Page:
Moreover, if you were—as, indeed, you are—Mr. Deputy-Speaker, a Conservative politician, and, a big part of your propaganda case was that nationalisation does not work and that it will always be associated with incompetent managament, inefficient bureaucracy, bad service to the public and big financial losses, how convenient it would be to have a permanent ready-made Aunt Sally in our present demoralised and struggling railway service, even though it is demoralised and struggling, not because there is anything wrong with the principle of a single nationally-owned system—one has only to look at France, Germany, Switzerland, Scandinavia and any other up-to-date country in this part of the world to see that the opposite is true—but because, for nine long years, prejudiced Conservative politicians have hampered, dismantled and threatened it, have interfered with it, have kept it in constant uncertainty and have starved it of funds while they have been playing political football with it with their directives, their inquiries, their fact-finding boards and their front men from the City of London.

I wonder whether the Minister really has any conception of the deadly, demoralising effect upon railwaymen of all this uncertainty and of all these constant inquiries. He has just told us that he now has another study group on top of all the other ones investigating the position of the railways. Businessmen, chartered accountants—all these people the right hon. Gentleman keeps loading on to the long-suffering Shoulders of the Transport Commission.

I used the words "political corruption" advisedly and the hon. Member for Moss Side tried to raise a point of order. If one looks at the relation between the Conservative Party and the road haulage interests, one cannot come to any other conclusion than that they have had a dominating influence on the policy of the Government and their attitude towards the railways.

I should like to ask the Joint Parliamentary Secretary one or two specific questions. Does the statement which we had from the Minister this afternoon mean that the Select Committee's Report, a penetrating and excellent document, will now be totally disregarded? If not, what will happen to it? Has the Minister noticed in that Report the grave criticisms of his officials and of those of the Treasury? Has he also noticed the performance of some of those officials before the Select Committee? If so, what action in his Department does he propose to take?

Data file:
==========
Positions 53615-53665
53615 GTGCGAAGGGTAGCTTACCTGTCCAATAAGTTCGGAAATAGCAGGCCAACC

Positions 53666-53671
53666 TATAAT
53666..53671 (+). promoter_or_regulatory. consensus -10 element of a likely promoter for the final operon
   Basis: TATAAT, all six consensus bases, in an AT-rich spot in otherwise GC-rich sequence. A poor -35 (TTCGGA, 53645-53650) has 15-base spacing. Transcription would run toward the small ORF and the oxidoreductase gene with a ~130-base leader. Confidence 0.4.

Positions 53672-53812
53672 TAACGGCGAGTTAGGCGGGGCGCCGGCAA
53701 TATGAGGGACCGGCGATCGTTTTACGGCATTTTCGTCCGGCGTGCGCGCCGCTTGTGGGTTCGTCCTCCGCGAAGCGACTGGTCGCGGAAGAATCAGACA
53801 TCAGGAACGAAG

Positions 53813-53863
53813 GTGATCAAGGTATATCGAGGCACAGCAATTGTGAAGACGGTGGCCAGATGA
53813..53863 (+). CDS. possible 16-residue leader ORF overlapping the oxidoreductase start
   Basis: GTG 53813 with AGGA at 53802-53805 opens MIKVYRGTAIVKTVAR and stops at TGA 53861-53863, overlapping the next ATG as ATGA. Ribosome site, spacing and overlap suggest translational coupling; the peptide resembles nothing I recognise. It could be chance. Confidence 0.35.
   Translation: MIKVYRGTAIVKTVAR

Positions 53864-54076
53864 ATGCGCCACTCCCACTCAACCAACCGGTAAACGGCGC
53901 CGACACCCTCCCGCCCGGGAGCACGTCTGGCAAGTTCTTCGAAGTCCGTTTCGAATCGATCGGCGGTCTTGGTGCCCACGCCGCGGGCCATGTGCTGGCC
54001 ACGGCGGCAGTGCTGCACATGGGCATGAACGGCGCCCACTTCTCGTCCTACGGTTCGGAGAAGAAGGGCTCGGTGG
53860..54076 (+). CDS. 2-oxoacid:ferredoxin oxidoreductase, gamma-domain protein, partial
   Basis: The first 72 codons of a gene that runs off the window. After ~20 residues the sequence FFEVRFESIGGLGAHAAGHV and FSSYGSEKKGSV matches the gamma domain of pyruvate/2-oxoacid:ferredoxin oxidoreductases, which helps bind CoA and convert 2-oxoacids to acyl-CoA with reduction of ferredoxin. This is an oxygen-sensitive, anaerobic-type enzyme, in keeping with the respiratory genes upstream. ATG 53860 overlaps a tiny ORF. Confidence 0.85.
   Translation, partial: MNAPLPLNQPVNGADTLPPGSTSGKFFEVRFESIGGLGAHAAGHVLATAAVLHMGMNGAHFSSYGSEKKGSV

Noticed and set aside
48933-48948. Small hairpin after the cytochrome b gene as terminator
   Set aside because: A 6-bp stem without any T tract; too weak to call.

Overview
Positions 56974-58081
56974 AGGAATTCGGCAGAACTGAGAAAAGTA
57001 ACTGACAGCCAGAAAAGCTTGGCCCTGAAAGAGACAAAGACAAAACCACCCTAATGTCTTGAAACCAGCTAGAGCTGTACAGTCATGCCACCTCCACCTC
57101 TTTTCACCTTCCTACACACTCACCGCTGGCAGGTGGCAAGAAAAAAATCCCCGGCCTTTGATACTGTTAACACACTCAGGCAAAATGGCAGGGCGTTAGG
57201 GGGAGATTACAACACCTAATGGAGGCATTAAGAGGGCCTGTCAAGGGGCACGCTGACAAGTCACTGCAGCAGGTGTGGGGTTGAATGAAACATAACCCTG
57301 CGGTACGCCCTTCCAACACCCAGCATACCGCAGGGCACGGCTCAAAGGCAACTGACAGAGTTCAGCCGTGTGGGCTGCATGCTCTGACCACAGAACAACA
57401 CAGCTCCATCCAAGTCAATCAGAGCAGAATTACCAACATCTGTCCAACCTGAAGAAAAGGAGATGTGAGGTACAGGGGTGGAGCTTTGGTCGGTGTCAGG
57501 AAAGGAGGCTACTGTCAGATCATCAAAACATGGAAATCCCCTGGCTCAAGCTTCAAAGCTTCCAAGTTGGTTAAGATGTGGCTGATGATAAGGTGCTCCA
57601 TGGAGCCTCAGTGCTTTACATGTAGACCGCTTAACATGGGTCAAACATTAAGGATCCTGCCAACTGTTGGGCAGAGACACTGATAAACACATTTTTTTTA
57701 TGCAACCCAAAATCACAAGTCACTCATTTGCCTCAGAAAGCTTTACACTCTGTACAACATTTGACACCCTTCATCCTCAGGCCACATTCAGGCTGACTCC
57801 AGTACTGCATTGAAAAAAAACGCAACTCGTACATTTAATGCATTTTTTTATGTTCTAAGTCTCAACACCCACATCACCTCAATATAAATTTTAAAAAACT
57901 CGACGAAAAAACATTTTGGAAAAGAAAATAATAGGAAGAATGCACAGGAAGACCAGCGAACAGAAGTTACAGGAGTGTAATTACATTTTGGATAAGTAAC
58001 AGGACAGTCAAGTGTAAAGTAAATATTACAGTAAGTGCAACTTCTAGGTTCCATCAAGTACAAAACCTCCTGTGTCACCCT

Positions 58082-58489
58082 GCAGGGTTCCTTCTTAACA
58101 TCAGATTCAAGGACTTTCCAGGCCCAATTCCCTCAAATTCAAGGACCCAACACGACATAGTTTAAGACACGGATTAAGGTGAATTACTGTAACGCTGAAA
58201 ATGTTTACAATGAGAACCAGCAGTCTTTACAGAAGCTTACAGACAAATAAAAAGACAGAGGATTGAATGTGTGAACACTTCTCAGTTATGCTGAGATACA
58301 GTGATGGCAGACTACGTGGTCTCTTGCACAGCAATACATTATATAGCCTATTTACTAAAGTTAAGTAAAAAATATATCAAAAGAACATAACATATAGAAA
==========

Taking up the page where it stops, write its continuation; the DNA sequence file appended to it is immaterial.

The Joint Parliamentary Secretary to the Ministry of Transport (Mr. John Hay)

I am sorry 10 have to interrupt. Will the hon. Member give way?

Mr. Noel-Baker

I hope that the hon. Gentleman will reply to these questions at the proper place in the debate, which is at the end of it.

Mr. Hay

On a point of order. It is a long-standing tradition of this House that attacks are not made on members of the public service in this House. My right hon. Friend the Minister is responsible for the actions of his Department. My right hon. Friend takes full responsibility for everything that was said, and I urge the hon. Member to withdraw what he has just said.

Mr. Noel-Baker

If I have said anything offensive about the public service, of course I withdraw it. What I did was to ask whether the Minister would have a good look at the performance of the civil servants who came from his Department and from the Treasury before the Select Committee and take the appropriate action.

There is one specific point arising out of the recommendations of the Select Committee, in paragraph 368 relating to work study, which has been mentioned elsewhere in the debate. There is implied criticism that these methods have not been sufficiently applied elsewhere. We had some local difficulties in Swindon, and I ask the Joint Parliamentary Secretary whether he does not realise that the reason is that if there is an expanding, prosperous industry with good prospects of full employment and promotion there is no difficulty about work study at all, but that when there is a contracting industry in which every man is looking over his shoulder to see if he is likely to become redundant then we inevitably have difficulties of this kind. It seems to me that the attitude of the work people and of the trade unions has been very reasonable indeed.